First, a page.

The "Second UN Resolution" crisis gripped the UK. The Parliamentary debate was watched by millions around the world. I saw repeated on telly in Spain. The uneasy question that underlay the public debate was, for people who did not view it instrumentally as a means of ejecting Blair or Labour from power, if we pragmatically go along with the idea that pre-emptive strikes against dictators are Ok, that basically means the Americans can do whatever they want, so is there some procedural check which can make us feel less powerless in such a world?
The position of the French and German governments was that the proposed war was justifiable, but the timetable was not. More time had to be allowed for inspections to confirm their intelligence assessments. If a vote were forced, they'd oppose, and France's opposition is formally fatal to UN Security Council resolutions. The French veto threat is only good if it doesn't have to be used, but the political situation in Britain necessitated bringing matters to a head. The French veto failed to stop the war, which will reduce its efficacy in the future, and the Americans will now be much harder pressed to secure Security Council "legitimacy" for future adventures.
Some nonsense pushed through my door by the local Liberal Democrats claimed that if the UK and US bought off Security Council members, that would not make the war right. The implication is staggering: if these members made up their minds without Anglo-American arm-twisting, would the war then be right? Would the war then come to be bestowed with that ineffable moral imprimatur which can only flow from the approval of the governments of France, Russian and the People's Republic of China? The terrorists who destroyed the Rainbow Warrior had the approval of the government of France too - were they right? I suspect they meant "right" in some formalistic legal sense, rather than a moral sense. Legal formalism and international politics make unhappy bedfellows, however.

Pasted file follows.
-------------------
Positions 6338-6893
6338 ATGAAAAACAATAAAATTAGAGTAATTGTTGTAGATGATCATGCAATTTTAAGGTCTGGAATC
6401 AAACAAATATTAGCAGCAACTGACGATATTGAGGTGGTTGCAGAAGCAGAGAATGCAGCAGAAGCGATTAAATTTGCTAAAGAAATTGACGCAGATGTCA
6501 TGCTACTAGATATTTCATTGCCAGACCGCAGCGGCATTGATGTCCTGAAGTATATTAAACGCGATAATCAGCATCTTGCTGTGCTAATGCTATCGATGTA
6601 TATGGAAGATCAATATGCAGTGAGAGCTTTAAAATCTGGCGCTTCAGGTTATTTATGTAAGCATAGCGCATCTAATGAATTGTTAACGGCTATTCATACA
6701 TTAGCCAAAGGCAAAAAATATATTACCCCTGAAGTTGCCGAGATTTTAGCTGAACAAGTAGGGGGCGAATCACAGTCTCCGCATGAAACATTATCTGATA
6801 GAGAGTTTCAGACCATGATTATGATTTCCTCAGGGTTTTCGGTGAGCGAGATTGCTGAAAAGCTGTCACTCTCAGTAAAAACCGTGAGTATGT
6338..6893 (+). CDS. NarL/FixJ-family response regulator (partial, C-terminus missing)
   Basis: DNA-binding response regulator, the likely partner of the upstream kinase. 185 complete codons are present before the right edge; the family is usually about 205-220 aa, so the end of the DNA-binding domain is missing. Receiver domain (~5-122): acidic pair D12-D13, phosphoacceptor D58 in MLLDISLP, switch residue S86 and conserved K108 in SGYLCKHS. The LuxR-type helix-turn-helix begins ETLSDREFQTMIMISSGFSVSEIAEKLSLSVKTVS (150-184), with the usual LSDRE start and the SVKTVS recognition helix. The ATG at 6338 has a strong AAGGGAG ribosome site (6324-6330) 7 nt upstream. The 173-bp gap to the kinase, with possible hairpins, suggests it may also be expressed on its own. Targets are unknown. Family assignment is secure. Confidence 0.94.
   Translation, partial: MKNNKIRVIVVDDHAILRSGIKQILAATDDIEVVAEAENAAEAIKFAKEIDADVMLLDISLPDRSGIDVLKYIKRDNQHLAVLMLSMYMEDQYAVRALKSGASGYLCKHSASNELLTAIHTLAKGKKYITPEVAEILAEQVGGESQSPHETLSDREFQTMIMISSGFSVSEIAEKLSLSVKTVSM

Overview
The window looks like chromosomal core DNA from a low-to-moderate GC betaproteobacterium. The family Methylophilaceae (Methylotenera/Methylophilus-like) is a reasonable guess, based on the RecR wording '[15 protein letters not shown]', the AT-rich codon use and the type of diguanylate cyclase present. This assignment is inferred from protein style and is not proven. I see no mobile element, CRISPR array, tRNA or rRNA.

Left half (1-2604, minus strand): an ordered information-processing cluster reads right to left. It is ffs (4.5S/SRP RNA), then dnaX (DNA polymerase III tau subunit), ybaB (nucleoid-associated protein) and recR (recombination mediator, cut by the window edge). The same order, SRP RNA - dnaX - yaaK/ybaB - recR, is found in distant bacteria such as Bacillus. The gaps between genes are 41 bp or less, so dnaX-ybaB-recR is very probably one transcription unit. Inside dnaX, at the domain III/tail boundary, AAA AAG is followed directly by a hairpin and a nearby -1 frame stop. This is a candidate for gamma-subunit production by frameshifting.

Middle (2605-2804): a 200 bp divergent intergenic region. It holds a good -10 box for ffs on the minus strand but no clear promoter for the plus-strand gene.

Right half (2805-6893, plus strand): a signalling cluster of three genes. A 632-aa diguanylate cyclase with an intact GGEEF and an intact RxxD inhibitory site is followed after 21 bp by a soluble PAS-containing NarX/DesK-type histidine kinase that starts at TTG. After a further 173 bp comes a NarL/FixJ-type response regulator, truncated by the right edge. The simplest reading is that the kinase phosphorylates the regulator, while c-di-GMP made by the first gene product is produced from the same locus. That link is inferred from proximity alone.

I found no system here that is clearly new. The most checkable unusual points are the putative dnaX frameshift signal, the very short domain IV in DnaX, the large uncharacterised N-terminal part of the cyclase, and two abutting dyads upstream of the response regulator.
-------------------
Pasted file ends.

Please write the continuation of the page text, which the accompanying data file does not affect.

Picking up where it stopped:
To deal briefly with the question of international "legality". I'm no great believer in public international law. Some people question whether it can even reasonably be said to exist. I think that's not so much the wrong question as a question asked of the wrong audience. Unfortunately, the people to be asked have all been slaughtered whilst supposedly under UN protection in places like Srebrenica.